The PEOPLE of the State of New York, Respondent, v. Eban WOULLARD, Appellant.
Appeal from a judgment of the County Court of Ulster County (Williams, J.), rendered May 20, 2011, convicting defendant upon his plea of guilty of the crime of robbery in the first degree.
When he was 16 years old, defendant twice shot the victim while attempting to steal marihuana from him. Defendant was thereafter charged in a 13–count superseding indictment with various crimes in connection therewith. Defendant subsequently pleaded guilty to one count of robbery in the first degree in full satisfaction of the indictment and was sentenced, in accord with the negotiated plea agreement, to 10 years in prison to be followed by five years of postrelease supervision. Defendant now appeals, arguing that his plea must be vacated because County Court failed to consider affording him youthful offender status.
We affirm. Defendant's argument—made in reliance on the recent decision in People v. Rudolph (21 NY3d 497  )—that County Court was required to make a youthful offender determination despite his plea and the fact that he did not seek youthful offender status is unavailing. In Rudolph, the Court of Appeals held that a sentencing court must make “a youthful offender determination in every case where the defendant is eligible, even where the defendant fails to request it, or agrees to forgo it as part of a plea bargain” (id. at 501 [emphasis added]; see CPL 720.20; see also People v. Pacheco, 110 AD3d 927, 927  ). We are of the view that Rudolph does not apply here because defendant was not eligible for youthful offender status.1
As relevant here, “[u]nder CPL 720.10(1) and (2), a defendant is ‘eligible’ for youthful offender status if he or she was younger than 19 at the time of the crime, unless the crime is one of several serious felonies excluded by the statute ” (People v. Rudolph, 21 NY3d at 500 [emphasis added]; see CPL 1.20; Penal Law § 70.02). Here, although defendant was less than 19 at the time the crime was committed (see CPL 720.10 ), he was convicted of an armed felony (see CPL 1.20; Penal Law §§ 70.02, 160.15 ) and was, therefore, not eligible for youthful offender status (see CPL 720.10 , [a][ii]; People v. Rudolph, 21 NY3d at 500; People v. Brodhead, 106 AD3d 1337, 1337 , lv denied 22 NY3d 1087  ).2 Accordingly, we conclude that County Court was not required to make a determination as to whether defendant should have been treated as such. To rule otherwise would result in a defendant being deemed eligible for youthful offender status solely on the basis of meeting the statutory age requirement, without regard to the nature of the crime of which he or she was convicted. In our view, such an interpretation would be contrary both to the definition of an “eligible youth” as set forth in CPL 720.10(2) and to the plain language of Rudolph. Moreover, considering defendant's concession that the record does not support an argument that his plea was not knowingly, voluntarily and intelligently made, we reject his remaining claim that his plea should nonetheless be vacated (see People v. Rudolph, 21 NY3d at 502).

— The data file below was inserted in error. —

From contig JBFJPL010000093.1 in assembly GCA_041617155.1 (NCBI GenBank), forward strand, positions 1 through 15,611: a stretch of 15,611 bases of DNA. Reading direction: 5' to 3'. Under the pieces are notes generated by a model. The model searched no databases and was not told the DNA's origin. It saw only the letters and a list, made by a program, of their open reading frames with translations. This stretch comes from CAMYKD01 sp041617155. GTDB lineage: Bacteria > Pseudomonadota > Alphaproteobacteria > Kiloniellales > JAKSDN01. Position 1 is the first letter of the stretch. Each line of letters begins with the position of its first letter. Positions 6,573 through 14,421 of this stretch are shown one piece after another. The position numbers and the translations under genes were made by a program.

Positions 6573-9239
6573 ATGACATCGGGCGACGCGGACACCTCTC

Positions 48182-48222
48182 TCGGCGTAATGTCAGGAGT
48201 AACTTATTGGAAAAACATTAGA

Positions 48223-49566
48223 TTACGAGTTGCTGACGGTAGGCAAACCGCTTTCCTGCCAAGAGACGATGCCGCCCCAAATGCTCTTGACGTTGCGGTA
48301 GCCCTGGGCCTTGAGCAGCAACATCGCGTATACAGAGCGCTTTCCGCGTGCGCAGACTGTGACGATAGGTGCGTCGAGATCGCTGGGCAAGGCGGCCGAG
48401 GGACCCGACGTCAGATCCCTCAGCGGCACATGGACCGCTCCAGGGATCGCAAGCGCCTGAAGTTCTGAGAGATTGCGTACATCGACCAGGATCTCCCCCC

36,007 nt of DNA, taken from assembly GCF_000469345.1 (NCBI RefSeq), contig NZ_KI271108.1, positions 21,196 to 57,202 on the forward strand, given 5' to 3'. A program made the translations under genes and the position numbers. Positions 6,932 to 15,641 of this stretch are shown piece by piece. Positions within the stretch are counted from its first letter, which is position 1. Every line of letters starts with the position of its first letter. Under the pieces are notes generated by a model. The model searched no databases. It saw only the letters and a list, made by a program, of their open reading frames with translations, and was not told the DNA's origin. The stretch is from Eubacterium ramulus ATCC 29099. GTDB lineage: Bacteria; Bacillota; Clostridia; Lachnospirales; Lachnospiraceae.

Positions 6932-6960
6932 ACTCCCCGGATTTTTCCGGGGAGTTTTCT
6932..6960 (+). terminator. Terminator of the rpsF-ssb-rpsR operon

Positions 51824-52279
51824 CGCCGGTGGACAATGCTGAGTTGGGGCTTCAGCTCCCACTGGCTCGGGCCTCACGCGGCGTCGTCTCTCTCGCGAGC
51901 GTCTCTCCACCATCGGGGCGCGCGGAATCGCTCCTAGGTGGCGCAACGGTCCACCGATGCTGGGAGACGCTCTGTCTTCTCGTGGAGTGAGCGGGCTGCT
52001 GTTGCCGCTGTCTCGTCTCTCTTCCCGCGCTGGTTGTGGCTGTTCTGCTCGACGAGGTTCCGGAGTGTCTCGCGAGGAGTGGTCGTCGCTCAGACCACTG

ORDERED that the judgment is affirmed.
1. We reach this conclusion notwithstanding the People's concession that defendant was so eligible.
2. We recognize that an age-eligible defendant who has been convicted of an excluded felony may seek youthful offender treatment by demonstrating “mitigating circumstances that bear directly upon the manner in which the crime was committed” (CPL 720.10[i]; see People v. Brodhead, 106 AD3d at 1337). However, where, as here, no such showing was made, the defendant is not an eligible youth (see People v. Brodhead, 106 AD3d at 1337; People v. Stokes, 28 AD3d 592, 592 ; People v. Hudson, 2 AD3d 230, 230  ).
PETERS, P.J., McCARTHY and GARRY, JJ., concur.